Privateering and captivity in the Mediterranean
Sub-Saharan African slaves
Privateering in the Mediterranean went hand in hand with the slave trade from sub-Saharan Africa.
Black African captives – enslaved in the wake of local wars among rival tribes or organised kidnappings – were brought in caravans to trading hubs on the shores of the southern Mediterranean. From here, they were dispatched to Europe, the Mediterranean region and the Islamic world to be employed as military personnel, domestic servants, agricultural workers or as crew members of privateering and other ships. Unlike the American system, slavery in those areas often allowed for improvement in slaves’ conditions. Many were accepted as respected members of the household, gained important military and political positions or even, on occasion, ruled. In the Ottoman Empire, as elsewhere, most black slaves were freed in the mid-19th century, as convictions that slavery should be abolished increasingly took hold.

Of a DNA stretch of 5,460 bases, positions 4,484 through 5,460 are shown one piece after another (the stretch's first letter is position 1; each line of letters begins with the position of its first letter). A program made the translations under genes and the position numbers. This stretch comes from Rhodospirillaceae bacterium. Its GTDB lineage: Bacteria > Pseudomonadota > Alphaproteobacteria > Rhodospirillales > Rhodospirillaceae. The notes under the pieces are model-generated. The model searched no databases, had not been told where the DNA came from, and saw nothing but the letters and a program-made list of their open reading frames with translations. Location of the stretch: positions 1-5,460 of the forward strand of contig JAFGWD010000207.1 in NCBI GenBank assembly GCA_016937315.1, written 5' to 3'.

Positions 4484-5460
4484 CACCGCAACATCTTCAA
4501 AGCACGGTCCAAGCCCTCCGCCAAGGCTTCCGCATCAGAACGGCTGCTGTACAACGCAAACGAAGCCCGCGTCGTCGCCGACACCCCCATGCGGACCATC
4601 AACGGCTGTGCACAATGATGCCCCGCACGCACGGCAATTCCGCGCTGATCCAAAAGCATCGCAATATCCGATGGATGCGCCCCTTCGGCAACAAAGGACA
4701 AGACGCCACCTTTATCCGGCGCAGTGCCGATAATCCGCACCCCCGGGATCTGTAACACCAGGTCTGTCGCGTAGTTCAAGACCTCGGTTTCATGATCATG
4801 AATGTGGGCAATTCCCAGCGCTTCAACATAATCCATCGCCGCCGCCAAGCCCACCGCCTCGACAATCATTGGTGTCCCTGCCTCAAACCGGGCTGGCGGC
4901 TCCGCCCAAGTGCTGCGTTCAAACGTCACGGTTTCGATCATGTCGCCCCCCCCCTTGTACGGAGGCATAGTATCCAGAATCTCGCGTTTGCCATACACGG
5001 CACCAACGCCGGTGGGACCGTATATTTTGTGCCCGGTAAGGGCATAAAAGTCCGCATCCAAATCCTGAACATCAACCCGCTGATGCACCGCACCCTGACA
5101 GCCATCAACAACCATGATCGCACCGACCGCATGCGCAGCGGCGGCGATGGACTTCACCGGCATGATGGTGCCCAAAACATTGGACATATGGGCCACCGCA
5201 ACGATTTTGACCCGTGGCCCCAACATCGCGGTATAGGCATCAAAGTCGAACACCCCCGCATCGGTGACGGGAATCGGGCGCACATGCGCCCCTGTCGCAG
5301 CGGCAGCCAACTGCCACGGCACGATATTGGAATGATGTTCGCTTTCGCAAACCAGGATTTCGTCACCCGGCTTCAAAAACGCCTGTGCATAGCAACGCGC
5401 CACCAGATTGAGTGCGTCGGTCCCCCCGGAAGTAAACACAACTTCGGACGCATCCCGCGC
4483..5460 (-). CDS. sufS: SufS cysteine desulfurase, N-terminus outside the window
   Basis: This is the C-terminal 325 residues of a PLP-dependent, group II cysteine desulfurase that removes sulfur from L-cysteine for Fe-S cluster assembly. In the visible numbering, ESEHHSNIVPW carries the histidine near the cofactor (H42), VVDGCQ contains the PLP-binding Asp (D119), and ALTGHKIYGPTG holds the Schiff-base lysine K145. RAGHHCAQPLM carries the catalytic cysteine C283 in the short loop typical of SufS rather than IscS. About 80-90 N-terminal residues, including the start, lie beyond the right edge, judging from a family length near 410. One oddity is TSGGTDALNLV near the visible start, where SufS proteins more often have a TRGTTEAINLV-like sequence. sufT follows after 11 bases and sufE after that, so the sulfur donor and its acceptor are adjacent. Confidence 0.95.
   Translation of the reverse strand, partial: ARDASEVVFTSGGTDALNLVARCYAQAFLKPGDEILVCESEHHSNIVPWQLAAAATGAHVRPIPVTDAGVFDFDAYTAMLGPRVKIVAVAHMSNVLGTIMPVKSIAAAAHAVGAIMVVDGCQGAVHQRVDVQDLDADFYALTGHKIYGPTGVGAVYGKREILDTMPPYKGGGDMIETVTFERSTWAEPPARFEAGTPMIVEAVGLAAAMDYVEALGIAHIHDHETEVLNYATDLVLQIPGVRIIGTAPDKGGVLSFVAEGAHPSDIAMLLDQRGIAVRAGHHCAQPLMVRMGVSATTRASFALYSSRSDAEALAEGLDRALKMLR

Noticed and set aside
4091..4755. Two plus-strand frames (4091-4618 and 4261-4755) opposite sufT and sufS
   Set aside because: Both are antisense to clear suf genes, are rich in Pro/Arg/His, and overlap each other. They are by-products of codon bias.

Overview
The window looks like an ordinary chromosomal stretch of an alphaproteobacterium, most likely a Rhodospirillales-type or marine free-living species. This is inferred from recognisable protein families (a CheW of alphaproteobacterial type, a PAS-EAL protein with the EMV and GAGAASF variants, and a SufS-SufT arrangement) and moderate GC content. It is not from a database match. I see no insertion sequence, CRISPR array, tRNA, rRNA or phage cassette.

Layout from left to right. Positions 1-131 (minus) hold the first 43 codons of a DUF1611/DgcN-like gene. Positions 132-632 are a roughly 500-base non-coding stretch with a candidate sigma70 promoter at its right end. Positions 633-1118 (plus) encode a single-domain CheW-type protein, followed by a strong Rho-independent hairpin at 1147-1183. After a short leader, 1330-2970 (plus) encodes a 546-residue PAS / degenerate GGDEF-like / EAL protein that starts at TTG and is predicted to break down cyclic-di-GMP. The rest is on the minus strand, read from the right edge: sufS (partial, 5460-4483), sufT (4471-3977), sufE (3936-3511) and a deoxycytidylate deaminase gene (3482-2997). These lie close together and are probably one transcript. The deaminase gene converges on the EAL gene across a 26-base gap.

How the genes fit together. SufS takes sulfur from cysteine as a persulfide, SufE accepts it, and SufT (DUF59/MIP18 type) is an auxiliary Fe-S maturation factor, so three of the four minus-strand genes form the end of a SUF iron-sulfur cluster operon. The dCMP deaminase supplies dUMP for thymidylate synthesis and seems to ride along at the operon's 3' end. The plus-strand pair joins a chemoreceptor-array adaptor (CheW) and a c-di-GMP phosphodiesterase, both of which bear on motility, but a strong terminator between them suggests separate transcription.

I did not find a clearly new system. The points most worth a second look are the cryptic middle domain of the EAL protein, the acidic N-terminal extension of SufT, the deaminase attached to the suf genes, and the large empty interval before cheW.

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Privateering and captivity in the Mediterranean

Privateering in the Mediterranean
Military slaves or Mamluks
Sub-Saharan African slaves
Précis historique de la traite des noirs et de l'esclavage colonial



National Library of France, Paris, France

Men, women and even children were forcefully taken from their homeland and marched all the way to the coasts of the Southern Mediterranean. Inhumane treatment such as that depicted in this image of black slaves in the French colonies was the norm.

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In this Exhibition
About the Exhibition
Privateering and captivity in the Mediterranean
Migrations within the Ottoman Empire
North–South movements
The life of European immigrant communities: Egypt and Tunisia